The Bollywood actress associated herself with a product that went further in trying to create a ‘niche’ among its many competitors that rule the not-so-fair Indian fairness market. The product claimed to achieve something, which hadn’t been done before. It did not just promise ‘glow’ (read whiteness), but, ‘pinking glow’.

This in a nation so obsessed with the idea of ‘fair’ skin where the sales of whitening products far outstrip those of Coca-Cola and tea, according to one market research firm’s report. This in a nation where the market of fairness products was worth over US$400 million in 2010, according to a report by AC Nielsen, a market which is growing at 18% per year.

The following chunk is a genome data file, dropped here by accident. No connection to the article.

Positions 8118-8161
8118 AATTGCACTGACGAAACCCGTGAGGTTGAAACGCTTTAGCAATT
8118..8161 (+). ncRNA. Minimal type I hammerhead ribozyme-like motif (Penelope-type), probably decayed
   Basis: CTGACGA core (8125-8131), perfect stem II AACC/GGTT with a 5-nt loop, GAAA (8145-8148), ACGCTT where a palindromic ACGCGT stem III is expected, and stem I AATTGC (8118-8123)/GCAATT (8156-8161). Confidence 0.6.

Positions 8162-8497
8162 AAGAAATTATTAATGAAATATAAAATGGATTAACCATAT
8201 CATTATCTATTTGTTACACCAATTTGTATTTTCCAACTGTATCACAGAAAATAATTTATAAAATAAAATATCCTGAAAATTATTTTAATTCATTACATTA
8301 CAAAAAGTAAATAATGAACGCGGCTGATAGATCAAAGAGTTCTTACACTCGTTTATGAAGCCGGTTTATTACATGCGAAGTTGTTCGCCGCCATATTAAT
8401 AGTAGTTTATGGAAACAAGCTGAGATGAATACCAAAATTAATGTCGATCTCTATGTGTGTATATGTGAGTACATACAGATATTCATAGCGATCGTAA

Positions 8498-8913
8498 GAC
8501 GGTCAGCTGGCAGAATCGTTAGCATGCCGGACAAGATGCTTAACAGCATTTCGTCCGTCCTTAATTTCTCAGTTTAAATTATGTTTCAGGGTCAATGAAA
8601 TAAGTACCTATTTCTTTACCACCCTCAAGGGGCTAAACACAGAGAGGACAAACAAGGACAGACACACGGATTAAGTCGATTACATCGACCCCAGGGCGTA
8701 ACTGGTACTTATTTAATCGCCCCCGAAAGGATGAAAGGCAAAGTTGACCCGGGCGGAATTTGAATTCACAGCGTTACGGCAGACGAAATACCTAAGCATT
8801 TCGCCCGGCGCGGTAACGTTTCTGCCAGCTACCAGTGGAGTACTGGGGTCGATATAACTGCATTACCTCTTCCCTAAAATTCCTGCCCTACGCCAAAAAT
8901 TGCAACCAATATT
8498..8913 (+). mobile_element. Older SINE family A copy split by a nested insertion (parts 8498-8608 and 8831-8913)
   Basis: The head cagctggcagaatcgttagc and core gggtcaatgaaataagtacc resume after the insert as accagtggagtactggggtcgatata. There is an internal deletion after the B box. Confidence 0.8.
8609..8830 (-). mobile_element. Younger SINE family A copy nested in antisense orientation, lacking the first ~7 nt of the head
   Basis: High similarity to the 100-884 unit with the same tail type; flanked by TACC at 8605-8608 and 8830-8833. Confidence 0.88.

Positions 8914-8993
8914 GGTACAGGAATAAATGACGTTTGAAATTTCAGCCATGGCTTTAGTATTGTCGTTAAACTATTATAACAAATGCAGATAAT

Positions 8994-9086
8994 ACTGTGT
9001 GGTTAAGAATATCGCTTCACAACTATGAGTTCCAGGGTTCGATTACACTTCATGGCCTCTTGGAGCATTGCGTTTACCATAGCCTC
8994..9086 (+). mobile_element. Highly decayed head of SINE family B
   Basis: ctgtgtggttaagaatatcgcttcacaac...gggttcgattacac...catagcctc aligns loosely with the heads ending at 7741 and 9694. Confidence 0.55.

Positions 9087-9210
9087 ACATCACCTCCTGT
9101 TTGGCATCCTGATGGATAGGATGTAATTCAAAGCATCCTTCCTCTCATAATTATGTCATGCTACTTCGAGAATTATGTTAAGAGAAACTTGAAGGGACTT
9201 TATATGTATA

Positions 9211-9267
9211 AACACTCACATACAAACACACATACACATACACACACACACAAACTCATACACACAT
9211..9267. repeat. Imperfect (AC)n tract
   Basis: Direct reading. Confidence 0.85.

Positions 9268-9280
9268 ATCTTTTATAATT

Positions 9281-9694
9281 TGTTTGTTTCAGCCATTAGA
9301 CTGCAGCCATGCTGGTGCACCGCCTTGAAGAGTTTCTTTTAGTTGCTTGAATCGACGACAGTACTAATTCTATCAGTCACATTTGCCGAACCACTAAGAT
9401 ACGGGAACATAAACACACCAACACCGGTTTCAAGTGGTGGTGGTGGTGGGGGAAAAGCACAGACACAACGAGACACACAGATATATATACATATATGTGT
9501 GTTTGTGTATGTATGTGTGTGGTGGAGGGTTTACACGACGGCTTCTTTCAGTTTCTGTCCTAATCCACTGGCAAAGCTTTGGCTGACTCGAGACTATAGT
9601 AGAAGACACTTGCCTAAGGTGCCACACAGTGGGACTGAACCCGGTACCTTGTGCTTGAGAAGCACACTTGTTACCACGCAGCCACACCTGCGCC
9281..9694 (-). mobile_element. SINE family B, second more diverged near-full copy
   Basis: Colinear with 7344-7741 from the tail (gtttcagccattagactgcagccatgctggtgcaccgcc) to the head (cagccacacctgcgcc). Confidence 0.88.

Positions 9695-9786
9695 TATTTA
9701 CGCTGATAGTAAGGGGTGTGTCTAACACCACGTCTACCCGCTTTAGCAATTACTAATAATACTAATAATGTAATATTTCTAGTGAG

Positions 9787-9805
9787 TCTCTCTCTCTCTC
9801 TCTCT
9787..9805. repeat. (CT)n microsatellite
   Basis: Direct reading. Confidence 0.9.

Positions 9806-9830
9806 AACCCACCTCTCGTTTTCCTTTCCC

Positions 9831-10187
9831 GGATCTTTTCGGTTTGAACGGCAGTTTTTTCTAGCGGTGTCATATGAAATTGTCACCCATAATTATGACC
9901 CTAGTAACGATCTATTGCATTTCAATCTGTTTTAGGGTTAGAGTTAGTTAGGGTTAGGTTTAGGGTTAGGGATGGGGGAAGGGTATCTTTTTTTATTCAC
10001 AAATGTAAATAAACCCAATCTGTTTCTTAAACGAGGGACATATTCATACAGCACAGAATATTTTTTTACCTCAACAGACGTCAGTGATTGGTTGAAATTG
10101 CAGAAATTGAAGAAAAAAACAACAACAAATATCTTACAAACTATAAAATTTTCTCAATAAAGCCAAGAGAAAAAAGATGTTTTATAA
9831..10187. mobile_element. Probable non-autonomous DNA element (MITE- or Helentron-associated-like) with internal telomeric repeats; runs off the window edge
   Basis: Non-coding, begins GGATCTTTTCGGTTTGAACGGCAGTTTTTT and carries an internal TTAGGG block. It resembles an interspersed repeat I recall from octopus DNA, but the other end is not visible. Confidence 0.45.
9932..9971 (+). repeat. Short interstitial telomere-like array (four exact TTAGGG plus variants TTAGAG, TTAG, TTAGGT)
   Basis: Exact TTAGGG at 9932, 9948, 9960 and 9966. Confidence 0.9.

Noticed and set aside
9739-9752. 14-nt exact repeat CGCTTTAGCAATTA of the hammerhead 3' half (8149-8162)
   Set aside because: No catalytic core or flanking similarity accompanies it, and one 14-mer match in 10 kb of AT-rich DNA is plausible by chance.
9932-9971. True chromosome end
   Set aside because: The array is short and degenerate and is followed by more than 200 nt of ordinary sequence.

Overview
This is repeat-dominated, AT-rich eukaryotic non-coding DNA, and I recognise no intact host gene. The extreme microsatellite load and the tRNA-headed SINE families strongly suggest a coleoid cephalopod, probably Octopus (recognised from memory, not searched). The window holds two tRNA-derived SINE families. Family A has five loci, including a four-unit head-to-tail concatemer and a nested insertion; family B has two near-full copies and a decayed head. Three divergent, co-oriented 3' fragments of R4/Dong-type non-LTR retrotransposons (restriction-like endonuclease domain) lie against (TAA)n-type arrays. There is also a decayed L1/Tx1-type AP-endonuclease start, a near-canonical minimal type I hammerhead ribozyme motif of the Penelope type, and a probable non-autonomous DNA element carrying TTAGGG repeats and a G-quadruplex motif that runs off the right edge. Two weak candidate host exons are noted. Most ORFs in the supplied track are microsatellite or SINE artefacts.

Questions then need to be asked about what ‘pride’ this campaign claims to bring. How just is it ethically, morally and politically to have a campaign on an issue of crucial significance being run and promoted by social actors whose very actions damage the standing of the girls in our society.

(The writer is a Research Scholar at the University of Sydney and could be contacted at [email protected] or could be followed on Twitter @bprerna)

Please sign two petitions below, one to NDTV and one to priyanka chopra agaisnt VEDANTA’S desperate attempt as PR exercise to save themselves  after being kicked out by dongria kondh tribals, with resounding no to mining by 12 villages as asked by Supreme court

PLEASE SIGN AND SHARE

Ask Priyanka Chopra to withdraw as ambassador of Our Girls Our pride Now !!

 

Ask NDTV to stop sleeping with Enemy Vedanta Now !!

 

 

 

 

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#India- Dongria Tribals give ‘ FINAL VERDICT’ on Vedanta Mining in Niyamgiri #Video #Mustshare

‘NIYAMGIRI VERDICT”(Duration 30min)